Spying 101: Will Colleges Start Offering Intelligence Officer Training Programs?

According to The Washington Post, as part of the 2010 intelligence authorization bill, the Obama administration has proposed that colleges and universities begin intelligence officer training programs that would prepare “first- and second-generation Americans, who already have critical language and cultural knowledge” for government careers.

The proposal sent to Congress by Director of National Intelligence Dennis C. Blair calls for colleges and universities to apply for federal funding that would be used to create or enhance courses in foreign languages, science, analysis, and other fields that would be helpful in intelligence careers.

The government has an ever-increasing need for personnel to infiltrate areas of the Middle East and South Asia, but qualified agents are difficult to find.  The Obama administration hopes that training career intelligence officers of different cultural and ethnic backgrounds from their sophomore or junior years of college can help fill that gap.

The program would be modeled largely after the the military’s Reserve Officers’ Training Corps (ROTC); students would be eligible for financial assistance which could include “a monthly stipend, tuition assistance, book allowances and travel expenses” as well as paid summer internships at intelligence agencies.  In turn, upon graduation, students would be obligated to work for an intelligence agency for the same amount of time they had received government assistance.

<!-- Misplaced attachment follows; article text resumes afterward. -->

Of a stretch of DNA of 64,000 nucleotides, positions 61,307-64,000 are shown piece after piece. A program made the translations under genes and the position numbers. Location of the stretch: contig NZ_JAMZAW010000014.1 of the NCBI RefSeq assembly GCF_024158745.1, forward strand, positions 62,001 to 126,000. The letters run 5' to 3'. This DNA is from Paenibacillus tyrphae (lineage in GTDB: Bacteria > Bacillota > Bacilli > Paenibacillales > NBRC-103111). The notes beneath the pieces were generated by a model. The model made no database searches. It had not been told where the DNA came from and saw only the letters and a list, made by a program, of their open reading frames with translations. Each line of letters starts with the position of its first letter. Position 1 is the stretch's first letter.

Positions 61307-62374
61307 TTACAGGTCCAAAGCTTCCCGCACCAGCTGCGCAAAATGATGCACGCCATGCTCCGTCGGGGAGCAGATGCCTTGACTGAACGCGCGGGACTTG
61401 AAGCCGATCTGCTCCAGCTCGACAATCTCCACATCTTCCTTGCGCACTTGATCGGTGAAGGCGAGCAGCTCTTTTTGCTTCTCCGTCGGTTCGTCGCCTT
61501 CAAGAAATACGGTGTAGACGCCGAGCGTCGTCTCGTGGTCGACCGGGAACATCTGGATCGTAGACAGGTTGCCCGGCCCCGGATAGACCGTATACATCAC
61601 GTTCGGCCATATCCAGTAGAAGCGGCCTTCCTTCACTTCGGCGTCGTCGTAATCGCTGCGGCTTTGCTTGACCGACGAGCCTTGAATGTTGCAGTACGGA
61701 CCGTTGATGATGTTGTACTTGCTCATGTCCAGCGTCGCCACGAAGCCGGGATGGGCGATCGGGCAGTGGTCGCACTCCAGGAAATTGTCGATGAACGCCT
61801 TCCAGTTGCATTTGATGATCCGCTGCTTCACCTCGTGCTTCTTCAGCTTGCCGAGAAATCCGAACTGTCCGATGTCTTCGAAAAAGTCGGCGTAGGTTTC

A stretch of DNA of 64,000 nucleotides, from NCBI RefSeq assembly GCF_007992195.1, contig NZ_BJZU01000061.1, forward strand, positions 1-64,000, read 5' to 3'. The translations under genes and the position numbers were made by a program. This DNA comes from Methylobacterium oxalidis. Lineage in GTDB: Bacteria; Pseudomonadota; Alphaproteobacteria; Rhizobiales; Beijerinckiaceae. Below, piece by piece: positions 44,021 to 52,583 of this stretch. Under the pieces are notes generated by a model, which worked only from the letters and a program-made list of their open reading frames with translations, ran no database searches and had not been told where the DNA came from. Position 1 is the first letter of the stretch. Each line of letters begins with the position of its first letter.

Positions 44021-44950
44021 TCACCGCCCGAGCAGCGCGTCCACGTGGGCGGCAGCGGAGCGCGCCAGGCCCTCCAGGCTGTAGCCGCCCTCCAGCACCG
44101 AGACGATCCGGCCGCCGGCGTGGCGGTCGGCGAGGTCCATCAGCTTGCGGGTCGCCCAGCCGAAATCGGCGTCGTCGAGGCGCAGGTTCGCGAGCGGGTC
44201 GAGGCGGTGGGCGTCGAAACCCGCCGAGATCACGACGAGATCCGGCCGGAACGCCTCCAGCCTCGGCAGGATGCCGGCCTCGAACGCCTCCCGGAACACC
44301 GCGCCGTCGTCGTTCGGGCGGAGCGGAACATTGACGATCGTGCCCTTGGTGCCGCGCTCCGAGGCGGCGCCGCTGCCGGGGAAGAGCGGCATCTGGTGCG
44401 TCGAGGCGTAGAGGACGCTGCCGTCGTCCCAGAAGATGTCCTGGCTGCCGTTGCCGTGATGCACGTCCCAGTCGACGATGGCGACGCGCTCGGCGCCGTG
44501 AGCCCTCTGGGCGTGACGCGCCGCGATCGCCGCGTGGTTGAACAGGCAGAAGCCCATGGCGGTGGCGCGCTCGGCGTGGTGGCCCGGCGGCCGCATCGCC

And as the students would be training for highly sensitive security positions, their identities would likely be kept secret–in true spy form.

Would you be interested in a college spy training program?

Guest post by Michelle Fabio, the About.com Guide to Law School, who also writes about online degrees in psychology at OnlineDegreesinPsychology.org.

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